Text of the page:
Author(s)Erickson, Douglas H
"Clean Room" Design.
Massachusetts Institute of Technology. Dept. of Architecture.
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The development of the integrated circuit which replaced the vacuum tube, started the size reduction process for computer components. These integrated circuits are made from silicon (chips) and are comprised of electronic switches, or gates. The gates are measured in size of microns. The diameter of a human hair is approximately 60 microns across. Facilities that develop, and manufacture these integrated circuits require the strictest guidelines for environmental controls and prevention of potential health hazards that personnel may encounter while working in these facilities. The major environmental controls are particle size and number, temperature, relative humidity, air flow velocity, and pressure. Providing this and other forms of control are used to develop what are called cleanrooms. Cleanrooms are used for the manufacture of a number of different kinds of products. The focus of this research will be on the microelectronics industry. This industry leads all other industries in developing systems, standards, and monitoring technologies, to control microcontamination which is the essence of what a cleanroom does. This thesis will be divided into two parts. The first part defines what a cleanroom is and what it is comprised of. Next, there will be methods presented to design this type of space in a more energy and cost efficient manner. The second part involves the research in the vertical laminar flow aspect of operating a cleanroom. The vertical laminar flow offers a structured method for controlling air flow and provides an effective means for discharging particulates out of the cleanroom. By comparison, the conventional air flow system throws the particulates in a random fashion. The vertical laminar flow has its limitations. By itself, the vertical flow operates well, but people, and equipment cause turbulence which disrupts its effectiveness. Working with these variables through research, an alternate method of working with this vertical laminar flow was developed. The results, recorded by photographs show an alternative for dealing with the turbulence and eddys caused by the operations in the cleanroom. There will be a discussion followed by a number of questions, and responses which will be the basis for this research on vertical laminar flow.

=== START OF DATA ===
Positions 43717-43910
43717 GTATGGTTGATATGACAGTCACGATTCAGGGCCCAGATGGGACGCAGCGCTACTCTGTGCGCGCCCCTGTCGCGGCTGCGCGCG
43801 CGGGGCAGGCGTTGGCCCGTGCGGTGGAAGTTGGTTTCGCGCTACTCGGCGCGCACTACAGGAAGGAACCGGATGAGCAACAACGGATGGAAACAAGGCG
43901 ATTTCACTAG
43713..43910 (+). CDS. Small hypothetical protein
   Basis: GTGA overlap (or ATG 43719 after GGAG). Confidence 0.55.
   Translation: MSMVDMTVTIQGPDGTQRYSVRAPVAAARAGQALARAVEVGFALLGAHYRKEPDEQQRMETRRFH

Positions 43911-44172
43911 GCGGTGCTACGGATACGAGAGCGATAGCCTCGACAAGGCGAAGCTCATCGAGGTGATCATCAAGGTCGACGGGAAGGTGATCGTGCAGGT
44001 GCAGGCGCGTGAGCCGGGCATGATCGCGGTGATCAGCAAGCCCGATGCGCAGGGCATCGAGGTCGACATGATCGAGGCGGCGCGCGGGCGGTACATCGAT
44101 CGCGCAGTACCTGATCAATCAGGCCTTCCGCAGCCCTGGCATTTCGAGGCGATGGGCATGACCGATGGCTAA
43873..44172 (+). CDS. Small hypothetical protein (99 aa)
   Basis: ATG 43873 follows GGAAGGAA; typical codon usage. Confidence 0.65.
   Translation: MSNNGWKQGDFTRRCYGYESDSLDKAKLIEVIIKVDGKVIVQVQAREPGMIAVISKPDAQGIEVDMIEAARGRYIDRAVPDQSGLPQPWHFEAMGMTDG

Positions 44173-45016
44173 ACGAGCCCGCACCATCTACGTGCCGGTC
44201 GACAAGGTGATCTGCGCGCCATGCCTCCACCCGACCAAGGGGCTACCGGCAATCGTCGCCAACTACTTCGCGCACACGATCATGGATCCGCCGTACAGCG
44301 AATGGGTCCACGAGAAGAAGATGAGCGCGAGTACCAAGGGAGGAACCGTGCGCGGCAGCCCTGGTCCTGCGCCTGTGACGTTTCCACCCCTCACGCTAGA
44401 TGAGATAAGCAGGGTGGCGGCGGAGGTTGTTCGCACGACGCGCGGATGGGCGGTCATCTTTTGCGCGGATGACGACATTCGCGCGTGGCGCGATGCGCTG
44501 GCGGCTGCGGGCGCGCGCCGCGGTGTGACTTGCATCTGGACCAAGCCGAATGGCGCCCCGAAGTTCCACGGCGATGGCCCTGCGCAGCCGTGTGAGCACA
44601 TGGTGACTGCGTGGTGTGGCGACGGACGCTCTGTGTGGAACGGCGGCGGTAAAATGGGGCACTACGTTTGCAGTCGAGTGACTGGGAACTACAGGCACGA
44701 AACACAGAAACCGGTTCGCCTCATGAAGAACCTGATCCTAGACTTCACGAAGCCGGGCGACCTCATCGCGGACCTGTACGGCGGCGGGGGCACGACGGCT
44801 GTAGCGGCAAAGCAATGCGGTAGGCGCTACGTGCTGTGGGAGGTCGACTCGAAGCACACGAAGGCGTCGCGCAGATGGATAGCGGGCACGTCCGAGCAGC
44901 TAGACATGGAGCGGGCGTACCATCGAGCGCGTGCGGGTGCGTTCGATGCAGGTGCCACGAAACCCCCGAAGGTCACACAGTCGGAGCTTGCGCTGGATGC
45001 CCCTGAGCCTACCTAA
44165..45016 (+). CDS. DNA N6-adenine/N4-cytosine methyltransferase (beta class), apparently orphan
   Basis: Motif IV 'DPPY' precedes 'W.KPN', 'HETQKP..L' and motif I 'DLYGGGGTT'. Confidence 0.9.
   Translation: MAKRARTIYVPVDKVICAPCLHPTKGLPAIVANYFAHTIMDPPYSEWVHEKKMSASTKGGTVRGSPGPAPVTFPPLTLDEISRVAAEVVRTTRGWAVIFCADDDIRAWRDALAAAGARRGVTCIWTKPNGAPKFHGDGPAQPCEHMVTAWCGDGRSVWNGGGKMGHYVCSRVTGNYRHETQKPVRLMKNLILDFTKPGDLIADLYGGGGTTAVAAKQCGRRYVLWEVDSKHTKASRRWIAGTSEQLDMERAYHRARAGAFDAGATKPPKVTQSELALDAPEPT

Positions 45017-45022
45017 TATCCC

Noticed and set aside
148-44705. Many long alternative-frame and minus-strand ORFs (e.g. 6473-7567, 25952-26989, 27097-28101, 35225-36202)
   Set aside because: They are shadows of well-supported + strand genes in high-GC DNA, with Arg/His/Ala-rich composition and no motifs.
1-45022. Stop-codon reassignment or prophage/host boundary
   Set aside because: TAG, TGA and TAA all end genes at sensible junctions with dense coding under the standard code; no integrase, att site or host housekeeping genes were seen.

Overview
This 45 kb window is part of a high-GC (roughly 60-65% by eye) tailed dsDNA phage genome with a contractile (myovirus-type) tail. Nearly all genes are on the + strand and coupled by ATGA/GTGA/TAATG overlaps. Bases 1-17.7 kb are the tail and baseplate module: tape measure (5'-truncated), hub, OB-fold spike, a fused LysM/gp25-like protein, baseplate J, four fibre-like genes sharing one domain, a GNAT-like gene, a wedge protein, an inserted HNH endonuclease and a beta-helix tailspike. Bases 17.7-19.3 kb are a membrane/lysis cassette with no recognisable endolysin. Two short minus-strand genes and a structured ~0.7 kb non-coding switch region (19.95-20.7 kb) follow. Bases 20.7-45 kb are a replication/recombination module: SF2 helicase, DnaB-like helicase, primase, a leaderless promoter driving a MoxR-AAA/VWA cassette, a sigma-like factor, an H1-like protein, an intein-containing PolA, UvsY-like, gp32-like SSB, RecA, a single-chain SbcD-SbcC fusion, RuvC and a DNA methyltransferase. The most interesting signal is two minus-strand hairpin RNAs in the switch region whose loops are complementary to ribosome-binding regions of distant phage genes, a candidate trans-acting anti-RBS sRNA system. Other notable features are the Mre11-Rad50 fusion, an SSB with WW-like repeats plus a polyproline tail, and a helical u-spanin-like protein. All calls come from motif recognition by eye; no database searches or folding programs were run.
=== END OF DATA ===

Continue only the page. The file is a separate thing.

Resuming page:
Thesis (M.S.)--Massachusetts Institute of Technology, Dept. of Architecture, 1987.Includes bibliographical references (leaves 147-150).
DepartmentMassachusetts Institute of Technology. Department of Architecture
Massachusetts Institute of Technology